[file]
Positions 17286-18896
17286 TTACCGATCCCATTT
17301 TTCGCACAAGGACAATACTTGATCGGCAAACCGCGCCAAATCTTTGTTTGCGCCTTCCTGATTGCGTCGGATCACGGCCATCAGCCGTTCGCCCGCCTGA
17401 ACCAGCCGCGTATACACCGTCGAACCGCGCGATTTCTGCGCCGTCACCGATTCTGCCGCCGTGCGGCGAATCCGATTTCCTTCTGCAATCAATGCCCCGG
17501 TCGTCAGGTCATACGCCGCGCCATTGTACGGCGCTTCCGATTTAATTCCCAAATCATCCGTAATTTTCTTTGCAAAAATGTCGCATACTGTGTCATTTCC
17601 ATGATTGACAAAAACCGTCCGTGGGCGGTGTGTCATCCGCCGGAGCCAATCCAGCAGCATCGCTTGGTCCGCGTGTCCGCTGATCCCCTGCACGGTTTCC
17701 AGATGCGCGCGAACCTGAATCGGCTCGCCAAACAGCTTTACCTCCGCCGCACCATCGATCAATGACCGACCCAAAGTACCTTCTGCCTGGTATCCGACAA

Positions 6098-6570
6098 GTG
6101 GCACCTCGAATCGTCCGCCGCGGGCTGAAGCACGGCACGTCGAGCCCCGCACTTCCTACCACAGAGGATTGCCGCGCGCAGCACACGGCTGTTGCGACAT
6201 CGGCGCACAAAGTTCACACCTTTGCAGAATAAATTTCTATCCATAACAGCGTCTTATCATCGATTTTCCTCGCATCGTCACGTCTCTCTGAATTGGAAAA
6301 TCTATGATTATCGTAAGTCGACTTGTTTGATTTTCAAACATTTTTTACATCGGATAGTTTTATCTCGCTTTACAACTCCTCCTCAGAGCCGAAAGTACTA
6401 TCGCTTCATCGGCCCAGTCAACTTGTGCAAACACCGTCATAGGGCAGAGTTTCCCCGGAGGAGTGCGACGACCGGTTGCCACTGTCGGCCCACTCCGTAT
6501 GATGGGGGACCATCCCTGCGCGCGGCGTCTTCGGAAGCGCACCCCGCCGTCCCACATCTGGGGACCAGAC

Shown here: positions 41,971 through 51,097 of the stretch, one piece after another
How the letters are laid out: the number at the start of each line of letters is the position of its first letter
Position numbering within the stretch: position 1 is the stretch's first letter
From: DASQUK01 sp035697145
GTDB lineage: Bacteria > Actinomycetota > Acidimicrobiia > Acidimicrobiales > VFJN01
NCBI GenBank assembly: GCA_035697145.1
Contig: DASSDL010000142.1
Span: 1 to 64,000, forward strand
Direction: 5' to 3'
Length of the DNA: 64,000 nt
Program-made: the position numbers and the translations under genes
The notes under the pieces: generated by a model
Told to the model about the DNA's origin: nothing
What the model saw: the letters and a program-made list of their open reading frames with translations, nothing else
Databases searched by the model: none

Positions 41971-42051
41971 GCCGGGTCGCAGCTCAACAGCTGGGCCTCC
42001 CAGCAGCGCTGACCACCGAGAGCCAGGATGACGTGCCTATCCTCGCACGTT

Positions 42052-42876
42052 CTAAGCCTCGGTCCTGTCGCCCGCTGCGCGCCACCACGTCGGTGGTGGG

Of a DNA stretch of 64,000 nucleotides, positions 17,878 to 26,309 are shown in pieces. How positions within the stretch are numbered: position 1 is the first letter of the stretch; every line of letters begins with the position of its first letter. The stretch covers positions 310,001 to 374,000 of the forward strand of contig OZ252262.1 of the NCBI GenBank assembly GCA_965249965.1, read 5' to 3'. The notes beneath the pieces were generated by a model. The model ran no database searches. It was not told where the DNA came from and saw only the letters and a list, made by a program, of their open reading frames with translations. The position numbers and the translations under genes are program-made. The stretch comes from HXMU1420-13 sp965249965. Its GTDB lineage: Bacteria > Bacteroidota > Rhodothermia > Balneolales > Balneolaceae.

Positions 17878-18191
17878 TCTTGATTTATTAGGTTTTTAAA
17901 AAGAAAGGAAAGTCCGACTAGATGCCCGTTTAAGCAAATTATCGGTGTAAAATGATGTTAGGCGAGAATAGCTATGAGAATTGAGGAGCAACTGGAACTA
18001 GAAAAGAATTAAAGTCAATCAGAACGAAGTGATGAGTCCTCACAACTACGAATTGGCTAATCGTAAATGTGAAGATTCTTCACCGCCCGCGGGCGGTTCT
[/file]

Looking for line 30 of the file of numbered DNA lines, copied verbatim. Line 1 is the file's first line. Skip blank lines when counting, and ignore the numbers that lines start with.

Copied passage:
Positions 41971-42051